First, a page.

From the beginning we knew that it would be a cheeky, humorous short, so the main challenge was how to convey humour solely through framing. Wes Anderson was the obvious visual reference, so I told André that I wanted “Wes Anderson visits a Hungarian village.” He just ran with it and I think he did a wonderful job.


In this film, while men drink and talk a lot, women work diligently in the factory, which represents a kind of old-fashioned patriarchy. This contrast is one of the interesting elements. How did you decide to insert this contrast in this film? Representing some gap between man and woman, or another thing?


This was something that came out in the editing room. I was going through the footage and saw this dynamic between the hard-working women and the “good for nothing” men and decided to use it to enhance the humour innate to the entire situation. For me, this is indeed a very tongue-in-cheek commentary on old-fashioned gender roles. Of course, real life is a bit more complicated and those men simply work in a different factory nearby.


How is the current situation of Polish cinema? From the outside, it always seems good. In the 2010s, after Pawel Pawlikowski and Malgorzata Szumowska, many talents appeared at the prestigious film festivals like Jan Komasa and Kuba Czekaj at Venice and Jan P. Matuszynski at Locarno etc. But from inside, how do you see the current situation?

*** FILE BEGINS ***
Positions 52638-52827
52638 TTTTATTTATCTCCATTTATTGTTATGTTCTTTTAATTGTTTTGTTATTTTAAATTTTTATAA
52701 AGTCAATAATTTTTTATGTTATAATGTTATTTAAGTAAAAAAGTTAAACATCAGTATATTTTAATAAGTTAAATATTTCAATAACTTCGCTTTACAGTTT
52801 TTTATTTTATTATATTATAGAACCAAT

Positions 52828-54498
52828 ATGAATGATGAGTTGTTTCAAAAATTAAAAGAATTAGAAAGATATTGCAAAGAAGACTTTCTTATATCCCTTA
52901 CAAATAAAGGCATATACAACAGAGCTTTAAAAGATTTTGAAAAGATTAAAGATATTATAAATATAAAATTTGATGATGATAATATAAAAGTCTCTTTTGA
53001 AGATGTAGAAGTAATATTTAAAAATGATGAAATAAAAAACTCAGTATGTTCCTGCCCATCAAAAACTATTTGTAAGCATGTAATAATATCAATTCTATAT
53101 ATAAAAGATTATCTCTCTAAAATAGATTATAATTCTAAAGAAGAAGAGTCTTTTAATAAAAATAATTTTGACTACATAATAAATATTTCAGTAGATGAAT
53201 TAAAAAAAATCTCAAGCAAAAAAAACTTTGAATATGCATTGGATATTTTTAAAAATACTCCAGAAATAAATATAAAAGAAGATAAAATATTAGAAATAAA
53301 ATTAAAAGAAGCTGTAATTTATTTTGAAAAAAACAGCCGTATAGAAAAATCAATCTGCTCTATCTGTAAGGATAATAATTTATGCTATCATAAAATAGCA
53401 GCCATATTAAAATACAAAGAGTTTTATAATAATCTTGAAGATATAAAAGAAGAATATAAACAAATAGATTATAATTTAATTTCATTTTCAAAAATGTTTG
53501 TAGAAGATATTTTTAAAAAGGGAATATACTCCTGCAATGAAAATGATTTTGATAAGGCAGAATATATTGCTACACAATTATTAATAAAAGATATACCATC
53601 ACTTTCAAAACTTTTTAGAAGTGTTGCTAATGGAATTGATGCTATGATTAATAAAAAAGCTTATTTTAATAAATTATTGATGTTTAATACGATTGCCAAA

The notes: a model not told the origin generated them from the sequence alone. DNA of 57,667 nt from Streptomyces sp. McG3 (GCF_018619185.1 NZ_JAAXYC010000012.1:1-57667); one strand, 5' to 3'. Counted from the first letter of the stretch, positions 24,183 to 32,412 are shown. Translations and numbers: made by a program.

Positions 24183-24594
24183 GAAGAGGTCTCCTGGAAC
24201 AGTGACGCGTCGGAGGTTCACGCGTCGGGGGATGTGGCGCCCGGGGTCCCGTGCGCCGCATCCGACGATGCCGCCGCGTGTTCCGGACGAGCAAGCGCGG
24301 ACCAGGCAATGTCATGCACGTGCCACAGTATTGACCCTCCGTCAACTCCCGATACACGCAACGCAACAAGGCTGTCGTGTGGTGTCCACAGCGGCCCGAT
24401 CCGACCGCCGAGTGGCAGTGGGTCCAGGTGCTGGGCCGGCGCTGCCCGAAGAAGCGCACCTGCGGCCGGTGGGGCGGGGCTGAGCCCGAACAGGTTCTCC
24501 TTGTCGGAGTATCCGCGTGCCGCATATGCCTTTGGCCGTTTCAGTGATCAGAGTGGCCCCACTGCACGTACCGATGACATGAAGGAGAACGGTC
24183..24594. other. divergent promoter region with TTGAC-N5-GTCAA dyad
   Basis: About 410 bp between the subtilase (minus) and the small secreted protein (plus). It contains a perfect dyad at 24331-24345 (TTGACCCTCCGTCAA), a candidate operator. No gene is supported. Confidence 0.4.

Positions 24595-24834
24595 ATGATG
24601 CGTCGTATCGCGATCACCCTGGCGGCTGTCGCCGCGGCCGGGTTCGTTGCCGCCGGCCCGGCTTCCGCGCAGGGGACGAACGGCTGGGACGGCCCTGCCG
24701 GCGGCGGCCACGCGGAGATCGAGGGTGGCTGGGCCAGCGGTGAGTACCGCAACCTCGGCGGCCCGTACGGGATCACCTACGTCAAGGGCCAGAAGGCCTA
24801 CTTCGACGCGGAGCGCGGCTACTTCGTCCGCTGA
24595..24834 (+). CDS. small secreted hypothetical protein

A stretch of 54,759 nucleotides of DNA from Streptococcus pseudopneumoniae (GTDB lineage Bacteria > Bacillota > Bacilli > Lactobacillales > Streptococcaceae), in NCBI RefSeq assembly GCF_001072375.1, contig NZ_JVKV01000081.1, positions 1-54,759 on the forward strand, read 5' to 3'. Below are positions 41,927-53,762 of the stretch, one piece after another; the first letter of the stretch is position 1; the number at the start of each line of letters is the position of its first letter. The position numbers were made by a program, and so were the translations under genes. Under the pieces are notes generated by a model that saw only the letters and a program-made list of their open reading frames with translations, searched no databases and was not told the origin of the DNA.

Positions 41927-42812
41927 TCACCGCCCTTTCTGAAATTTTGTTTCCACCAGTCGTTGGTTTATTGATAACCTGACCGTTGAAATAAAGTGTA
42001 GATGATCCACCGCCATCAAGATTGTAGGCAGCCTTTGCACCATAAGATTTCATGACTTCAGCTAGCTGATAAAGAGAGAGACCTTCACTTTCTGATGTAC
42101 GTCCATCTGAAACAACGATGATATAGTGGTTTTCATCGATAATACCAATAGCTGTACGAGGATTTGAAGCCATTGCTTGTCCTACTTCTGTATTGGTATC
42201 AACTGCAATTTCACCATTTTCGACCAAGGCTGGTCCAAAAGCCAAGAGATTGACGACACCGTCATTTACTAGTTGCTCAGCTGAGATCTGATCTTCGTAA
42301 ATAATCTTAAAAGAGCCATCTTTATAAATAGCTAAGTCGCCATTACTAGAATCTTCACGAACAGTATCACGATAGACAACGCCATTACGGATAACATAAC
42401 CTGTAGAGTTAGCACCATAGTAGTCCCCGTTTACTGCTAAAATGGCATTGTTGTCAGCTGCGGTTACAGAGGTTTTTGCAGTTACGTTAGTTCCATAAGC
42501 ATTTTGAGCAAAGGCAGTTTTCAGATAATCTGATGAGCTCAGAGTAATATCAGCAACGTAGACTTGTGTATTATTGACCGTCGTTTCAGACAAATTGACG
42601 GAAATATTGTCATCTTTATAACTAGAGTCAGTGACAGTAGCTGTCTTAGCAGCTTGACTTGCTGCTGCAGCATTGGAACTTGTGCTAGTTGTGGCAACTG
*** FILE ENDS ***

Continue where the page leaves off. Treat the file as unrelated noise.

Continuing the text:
There are many incredibly talented filmmakers working in Poland right now and many Polish films are being played at festivals worldwide. I believe that the industry is indeed very strong.


Do you have a plan to make a new short or feature? If so, please tell our readers about it.


I am currently working on a couple of projects. I am in post-production with a short documentary titled “First Date” which deals with navigating one’s romantic life after acts of sexual harassment. The second project, which is still in the development stage, is a collective portrait of Polish re-migrants who struggle to create a home back in their homeland. 


Written by: Tettyo Saito